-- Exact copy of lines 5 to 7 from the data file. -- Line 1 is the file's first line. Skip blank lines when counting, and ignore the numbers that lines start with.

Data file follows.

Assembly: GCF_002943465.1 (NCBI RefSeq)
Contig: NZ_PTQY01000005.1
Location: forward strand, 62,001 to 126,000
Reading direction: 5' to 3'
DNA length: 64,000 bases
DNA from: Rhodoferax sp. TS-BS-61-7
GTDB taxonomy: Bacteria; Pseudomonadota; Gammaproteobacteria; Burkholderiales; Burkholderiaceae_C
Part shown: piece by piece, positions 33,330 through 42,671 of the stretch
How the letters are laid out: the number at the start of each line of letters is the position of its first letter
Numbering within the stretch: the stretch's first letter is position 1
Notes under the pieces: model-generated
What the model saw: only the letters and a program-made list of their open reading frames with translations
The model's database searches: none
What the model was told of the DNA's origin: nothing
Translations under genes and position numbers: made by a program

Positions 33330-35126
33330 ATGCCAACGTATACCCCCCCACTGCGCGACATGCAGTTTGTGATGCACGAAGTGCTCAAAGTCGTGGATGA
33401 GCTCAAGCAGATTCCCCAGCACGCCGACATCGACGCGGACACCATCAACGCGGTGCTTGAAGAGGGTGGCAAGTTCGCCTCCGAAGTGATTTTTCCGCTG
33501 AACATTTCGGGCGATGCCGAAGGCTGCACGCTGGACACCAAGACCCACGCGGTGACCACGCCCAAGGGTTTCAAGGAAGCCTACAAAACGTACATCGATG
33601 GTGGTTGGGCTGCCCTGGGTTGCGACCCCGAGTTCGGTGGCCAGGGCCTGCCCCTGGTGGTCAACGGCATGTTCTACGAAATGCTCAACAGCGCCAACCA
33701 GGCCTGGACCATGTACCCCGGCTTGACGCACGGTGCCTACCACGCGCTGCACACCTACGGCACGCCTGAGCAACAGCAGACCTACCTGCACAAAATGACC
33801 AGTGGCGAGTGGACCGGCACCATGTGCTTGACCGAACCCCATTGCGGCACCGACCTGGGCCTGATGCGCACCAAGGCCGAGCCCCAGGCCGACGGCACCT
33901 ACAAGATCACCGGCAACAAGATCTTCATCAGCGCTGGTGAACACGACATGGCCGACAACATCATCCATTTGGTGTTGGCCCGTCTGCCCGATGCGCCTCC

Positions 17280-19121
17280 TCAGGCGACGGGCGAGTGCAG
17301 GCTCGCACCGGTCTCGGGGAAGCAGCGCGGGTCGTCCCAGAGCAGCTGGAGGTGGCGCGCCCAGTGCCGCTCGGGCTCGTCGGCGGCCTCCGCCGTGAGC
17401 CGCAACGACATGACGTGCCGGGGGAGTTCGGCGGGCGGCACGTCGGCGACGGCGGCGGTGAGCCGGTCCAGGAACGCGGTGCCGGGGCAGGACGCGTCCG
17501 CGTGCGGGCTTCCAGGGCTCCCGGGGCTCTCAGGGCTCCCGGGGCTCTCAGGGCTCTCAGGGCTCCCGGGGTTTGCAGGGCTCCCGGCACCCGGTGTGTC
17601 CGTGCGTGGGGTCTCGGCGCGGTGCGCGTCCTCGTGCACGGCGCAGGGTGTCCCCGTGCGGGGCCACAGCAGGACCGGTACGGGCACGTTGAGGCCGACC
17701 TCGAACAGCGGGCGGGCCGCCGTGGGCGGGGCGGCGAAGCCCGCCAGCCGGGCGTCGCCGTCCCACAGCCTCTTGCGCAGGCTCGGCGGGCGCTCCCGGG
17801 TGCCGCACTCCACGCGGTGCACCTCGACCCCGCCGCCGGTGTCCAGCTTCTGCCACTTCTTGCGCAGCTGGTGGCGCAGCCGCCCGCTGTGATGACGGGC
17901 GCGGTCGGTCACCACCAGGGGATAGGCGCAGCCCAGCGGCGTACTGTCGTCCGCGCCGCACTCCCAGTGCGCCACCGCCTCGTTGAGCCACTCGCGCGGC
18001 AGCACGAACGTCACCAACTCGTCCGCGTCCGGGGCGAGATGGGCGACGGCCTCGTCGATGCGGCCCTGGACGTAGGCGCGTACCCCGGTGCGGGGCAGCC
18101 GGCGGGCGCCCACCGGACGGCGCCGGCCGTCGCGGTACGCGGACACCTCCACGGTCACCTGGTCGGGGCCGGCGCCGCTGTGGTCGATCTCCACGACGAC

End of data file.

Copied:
DNA length: 64,000 bases
DNA from: Rhodoferax sp. TS-BS-61-7
GTDB taxonomy: Bacteria; Pseudomonadota; Gammaproteobacteria; Burkholderiales; Burkholderiaceae_C